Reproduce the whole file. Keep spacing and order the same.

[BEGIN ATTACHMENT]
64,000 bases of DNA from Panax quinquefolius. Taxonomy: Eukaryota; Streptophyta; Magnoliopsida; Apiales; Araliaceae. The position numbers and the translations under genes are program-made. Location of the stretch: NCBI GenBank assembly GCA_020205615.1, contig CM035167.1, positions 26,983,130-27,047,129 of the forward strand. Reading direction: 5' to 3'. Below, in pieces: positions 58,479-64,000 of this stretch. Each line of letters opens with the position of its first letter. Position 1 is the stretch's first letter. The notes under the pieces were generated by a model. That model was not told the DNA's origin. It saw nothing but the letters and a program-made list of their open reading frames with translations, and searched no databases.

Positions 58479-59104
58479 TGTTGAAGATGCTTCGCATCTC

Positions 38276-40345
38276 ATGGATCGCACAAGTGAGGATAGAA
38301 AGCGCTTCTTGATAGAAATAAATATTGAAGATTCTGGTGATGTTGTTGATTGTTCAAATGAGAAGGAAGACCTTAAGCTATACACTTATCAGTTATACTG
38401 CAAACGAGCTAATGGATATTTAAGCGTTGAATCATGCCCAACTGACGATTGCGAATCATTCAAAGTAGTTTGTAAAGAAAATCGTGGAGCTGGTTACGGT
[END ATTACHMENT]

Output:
64,000 bases of DNA from Panax quinquefolius. Taxonomy: Eukaryota; Streptophyta; Magnoliopsida; Apiales; Araliaceae. The position numbers and the translations under genes are program-made. Location of the stretch: NCBI GenBank assembly GCA_020205615.1, contig CM035167.1, positions 26,983,130-27,047,129 of the forward strand. Reading direction: 5' to 3'. Below, in pieces: positions 58,479-64,000 of this stretch. Each line of letters opens with the position of its first letter. Position 1 is the stretch's first letter. The notes under the pieces were generated by a model. That model was not told the DNA's origin. It saw nothing but the letters and a program-made list of their open reading frames with translations, and searched no databases.

Positions 58479-59104
58479 TGTTGAAGATGCTTCGCATCTC

Positions 38276-40345
38276 ATGGATCGCACAAGTGAGGATAGAA
38301 AGCGCTTCTTGATAGAAATAAATATTGAAGATTCTGGTGATGTTGTTGATTGTTCAAATGAGAAGGAAGACCTTAAGCTATACACTTATCAGTTATACTG
38401 CAAACGAGCTAATGGATATTTAAGCGTTGAATCATGCCCAACTGACGATTGCGAATCATTCAAAGTAGTTTGTAAAGAAAATCGTGGAGCTGGTTACGGT